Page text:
How to complete a tax return – for tax year 2017-18

If you are new in business it’s possible that you will have to complete a tax return for the first time ever.  So here’s what you may be thinking ..

I don’t know where to start!
I’m not earning a lot so don’t really want to pay an accountant to do this for me.
I don’t know how to complete a tax return but I’m willing to learn.

Do your own tax return

So, if you want to do your own tax return, but you’re not sure how to go about it then this blog post is for you.

Here’s how to go about it.

Step 1 – Determine if you need to complete a tax return

You need to know if you must complete a tax return as not everybody has to. Here’s a list of typical people who have to complete a tax return.

  • You are self employed and earn over £1,000
  • You are a company director
  • You have earnings from property rental
  • You or your partner’s income is over £50,000 and you claim Child Benefit

You can refer to the full list on the HMRC website here.


Step 2 –  Decide how you are going to submit your tax return

In this blog post I’m going to talk about 3 different ways you can submit your tax return..

Tax return methods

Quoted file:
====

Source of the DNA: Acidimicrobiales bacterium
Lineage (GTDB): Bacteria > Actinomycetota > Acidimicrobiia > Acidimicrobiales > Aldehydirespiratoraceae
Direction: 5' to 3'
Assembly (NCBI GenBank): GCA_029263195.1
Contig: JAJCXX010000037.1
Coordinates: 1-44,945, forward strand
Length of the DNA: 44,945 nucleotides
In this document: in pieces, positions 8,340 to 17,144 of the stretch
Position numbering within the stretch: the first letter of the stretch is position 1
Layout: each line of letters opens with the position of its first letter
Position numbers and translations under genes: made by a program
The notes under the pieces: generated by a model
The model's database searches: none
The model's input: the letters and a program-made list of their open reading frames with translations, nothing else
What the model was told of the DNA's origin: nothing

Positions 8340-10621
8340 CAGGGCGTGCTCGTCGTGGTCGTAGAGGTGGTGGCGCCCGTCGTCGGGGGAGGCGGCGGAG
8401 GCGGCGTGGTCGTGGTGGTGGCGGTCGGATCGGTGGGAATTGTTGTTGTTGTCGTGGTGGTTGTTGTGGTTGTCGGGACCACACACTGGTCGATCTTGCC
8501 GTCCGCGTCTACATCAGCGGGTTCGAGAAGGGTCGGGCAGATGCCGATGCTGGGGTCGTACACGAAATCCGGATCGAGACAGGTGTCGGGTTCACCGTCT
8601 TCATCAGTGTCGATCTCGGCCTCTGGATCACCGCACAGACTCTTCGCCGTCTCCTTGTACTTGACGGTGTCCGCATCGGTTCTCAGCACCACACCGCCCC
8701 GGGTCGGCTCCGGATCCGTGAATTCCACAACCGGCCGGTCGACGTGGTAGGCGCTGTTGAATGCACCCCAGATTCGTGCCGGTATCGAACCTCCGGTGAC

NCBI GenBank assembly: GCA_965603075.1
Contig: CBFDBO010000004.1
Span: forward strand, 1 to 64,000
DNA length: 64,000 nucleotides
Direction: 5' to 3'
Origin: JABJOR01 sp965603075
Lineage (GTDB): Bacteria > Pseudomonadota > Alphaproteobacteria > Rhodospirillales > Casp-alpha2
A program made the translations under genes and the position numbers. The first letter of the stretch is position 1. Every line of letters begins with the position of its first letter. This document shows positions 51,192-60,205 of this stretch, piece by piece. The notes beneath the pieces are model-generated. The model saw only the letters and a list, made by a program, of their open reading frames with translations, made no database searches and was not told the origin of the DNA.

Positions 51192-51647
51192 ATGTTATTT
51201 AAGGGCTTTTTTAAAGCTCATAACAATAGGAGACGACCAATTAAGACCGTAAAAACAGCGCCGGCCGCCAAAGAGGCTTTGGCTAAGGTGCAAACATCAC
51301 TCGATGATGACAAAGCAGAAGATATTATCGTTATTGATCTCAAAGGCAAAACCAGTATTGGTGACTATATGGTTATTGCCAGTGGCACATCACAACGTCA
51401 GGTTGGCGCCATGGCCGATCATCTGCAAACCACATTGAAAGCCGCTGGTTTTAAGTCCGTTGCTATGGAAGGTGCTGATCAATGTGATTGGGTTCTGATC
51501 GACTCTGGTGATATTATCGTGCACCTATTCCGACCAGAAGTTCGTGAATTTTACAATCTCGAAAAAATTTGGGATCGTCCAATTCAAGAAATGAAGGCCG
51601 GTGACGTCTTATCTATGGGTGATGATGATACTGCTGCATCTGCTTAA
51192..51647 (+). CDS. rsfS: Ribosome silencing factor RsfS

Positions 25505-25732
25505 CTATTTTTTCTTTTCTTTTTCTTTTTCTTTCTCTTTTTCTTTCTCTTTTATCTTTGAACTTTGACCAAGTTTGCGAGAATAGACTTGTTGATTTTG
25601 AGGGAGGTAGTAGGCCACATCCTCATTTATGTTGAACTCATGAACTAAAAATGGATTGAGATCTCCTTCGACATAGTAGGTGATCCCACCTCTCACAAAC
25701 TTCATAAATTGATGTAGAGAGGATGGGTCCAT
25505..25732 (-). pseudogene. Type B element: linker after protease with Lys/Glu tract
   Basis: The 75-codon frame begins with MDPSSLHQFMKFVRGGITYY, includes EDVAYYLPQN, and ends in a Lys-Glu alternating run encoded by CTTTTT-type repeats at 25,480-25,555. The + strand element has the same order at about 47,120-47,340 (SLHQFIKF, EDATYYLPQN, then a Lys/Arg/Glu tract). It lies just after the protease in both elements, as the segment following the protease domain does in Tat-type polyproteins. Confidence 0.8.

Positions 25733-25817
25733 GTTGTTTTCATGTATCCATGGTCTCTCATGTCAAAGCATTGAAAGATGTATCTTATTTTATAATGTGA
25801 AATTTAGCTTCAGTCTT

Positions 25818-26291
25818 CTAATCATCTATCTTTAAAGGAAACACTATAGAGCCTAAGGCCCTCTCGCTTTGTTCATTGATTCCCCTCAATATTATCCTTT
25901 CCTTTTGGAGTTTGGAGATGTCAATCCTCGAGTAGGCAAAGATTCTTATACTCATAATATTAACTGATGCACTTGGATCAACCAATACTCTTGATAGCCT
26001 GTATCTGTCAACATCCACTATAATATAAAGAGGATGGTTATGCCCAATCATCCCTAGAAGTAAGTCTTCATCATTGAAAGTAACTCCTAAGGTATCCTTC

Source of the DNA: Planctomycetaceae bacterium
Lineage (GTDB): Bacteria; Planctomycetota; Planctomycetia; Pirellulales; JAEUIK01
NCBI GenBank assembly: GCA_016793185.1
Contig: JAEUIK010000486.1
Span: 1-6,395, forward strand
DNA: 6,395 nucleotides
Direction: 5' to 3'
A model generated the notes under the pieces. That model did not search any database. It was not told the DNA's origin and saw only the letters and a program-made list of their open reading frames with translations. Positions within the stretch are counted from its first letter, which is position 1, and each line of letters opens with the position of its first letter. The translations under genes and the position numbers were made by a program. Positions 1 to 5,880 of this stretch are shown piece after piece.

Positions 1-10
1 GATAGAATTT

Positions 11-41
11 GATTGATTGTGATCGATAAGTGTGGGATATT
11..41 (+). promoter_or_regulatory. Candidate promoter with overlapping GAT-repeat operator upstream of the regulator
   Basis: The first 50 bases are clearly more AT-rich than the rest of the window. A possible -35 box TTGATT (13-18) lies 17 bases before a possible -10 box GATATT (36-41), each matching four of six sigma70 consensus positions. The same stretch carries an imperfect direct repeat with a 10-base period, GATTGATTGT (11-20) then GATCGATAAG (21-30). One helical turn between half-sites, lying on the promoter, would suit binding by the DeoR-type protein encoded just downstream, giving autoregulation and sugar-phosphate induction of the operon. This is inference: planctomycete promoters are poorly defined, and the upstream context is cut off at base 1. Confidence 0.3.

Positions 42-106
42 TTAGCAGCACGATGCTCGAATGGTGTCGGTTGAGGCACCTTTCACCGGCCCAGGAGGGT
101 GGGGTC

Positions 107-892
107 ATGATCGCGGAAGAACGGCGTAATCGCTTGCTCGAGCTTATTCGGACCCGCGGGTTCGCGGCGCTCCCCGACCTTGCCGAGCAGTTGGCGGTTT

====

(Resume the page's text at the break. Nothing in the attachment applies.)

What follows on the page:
1. Complete a paper return. This involves downloading a form from the HMRC website, completing it and sending in the post.  The deadline is 31st October for this type of return.
  2. Submit your return online using the HMRC website.  This must be done by 31st January and is free.
  3. Sign up for software to help you complete your return.  I recommend Taxfiler which I think is more user friendly than the HMRC website. Taxfiler costs £24 per year which allow you to submit one tax return and again the deadline is 31st January.

Step 3 – Make sure you have your personal information

  1. National insurance number
  2. Unique Tax Reference (UTR).  This is a 10 digit reference which you will have if you’ve completed a tax return previously. If you don’t know your UTR or don’t already have one then HMRC explain what you need to do here.
  3. Your Employer’s Reference.  If you are an employee you will find this reference on your payslip.
  4. Your Government Gateway login details (unless you are completing a paper return). If you don’t already have login details then check how to register with HMRC online services here.

Step 4 – Gather your income details

Regardless of how you are going to complete your tax return you need to gather all your income details which could take you some time.

Below I’ve listed the main types of income you need to include and where you will find the details to put on your tax return.

1) UK Income – Employment

What were your earnings for the year as an employee and how much tax did you pay?  You will find this information on your P60 issued by your employer after the end of the tax year.  If you left during the year you will find the information on your P45 report.

Did you receive any benefits such as a company car or private medical?  If you did the amount you need to put on your tax return will be on a P11d form which your employer will give to you after the end of the tax year.